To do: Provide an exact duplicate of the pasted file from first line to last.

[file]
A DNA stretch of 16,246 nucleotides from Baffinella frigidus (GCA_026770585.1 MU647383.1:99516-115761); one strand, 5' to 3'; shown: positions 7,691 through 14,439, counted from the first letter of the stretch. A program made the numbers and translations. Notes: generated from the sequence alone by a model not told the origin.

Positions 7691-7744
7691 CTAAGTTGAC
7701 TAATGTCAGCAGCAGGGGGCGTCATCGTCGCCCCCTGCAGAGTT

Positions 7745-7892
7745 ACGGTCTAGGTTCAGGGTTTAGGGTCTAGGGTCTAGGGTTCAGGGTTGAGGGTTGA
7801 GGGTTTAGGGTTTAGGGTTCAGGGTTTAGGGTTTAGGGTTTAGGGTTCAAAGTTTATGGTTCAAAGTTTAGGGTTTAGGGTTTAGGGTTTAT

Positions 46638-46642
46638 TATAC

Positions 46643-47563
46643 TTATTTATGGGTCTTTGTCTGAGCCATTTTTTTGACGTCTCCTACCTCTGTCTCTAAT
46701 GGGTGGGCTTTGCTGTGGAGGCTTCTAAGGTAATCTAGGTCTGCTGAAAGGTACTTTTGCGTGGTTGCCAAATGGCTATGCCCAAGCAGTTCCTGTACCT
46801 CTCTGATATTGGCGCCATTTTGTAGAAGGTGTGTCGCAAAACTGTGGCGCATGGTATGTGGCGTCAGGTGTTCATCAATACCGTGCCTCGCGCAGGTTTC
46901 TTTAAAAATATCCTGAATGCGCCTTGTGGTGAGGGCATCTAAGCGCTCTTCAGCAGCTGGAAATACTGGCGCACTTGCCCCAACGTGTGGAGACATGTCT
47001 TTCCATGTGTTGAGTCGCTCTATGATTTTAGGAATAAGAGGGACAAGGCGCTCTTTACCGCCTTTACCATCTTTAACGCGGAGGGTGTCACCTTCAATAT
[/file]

A DNA stretch of 16,246 nucleotides from Baffinella frigidus (GCA_026770585.1 MU647383.1:99516-115761); one strand, 5' to 3'; shown: positions 7,691 through 14,439, counted from the first letter of the stretch. A program made the numbers and translations. Notes: generated from the sequence alone by a model not told the origin.

Positions 7691-7744
7691 CTAAGTTGAC
7701 TAATGTCAGCAGCAGGGGGCGTCATCGTCGCCCCCTGCAGAGTT

Positions 7745-7892
7745 ACGGTCTAGGTTCAGGGTTTAGGGTCTAGGGTCTAGGGTTCAGGGTTGAGGGTTGA
7801 GGGTTTAGGGTTTAGGGTTCAGGGTTTAGGGTTTAGGGTTTAGGGTTCAAAGTTTATGGTTCAAAGTTTAGGGTTTAGGGTTTAGGGTTTAT

Positions 46638-46642
46638 TATAC

Positions 46643-47563
46643 TTATTTATGGGTCTTTGTCTGAGCCATTTTTTTGACGTCTCCTACCTCTGTCTCTAAT
46701 GGGTGGGCTTTGCTGTGGAGGCTTCTAAGGTAATCTAGGTCTGCTGAAAGGTACTTTTGCGTGGTTGCCAAATGGCTATGCCCAAGCAGTTCCTGTACCT
46801 CTCTGATATTGGCGCCATTTTGTAGAAGGTGTGTCGCAAAACTGTGGCGCATGGTATGTGGCGTCAGGTGTTCATCAATACCGTGCCTCGCGCAGGTTTC
46901 TTTAAAAATATCCTGAATGCGCCTTGTGGTGAGGGCATCTAAGCGCTCTTCAGCAGCTGGAAATACTGGCGCACTTGCCCCAACGTGTGGAGACATGTCT
47001 TTCCATGTGTTGAGTCGCTCTATGATTTTAGGAATAAGAGGGACAAGGCGCTCTTTACCGCCTTTACCATCTTTAACGCGGAGGGTGTCACCTTCAATAT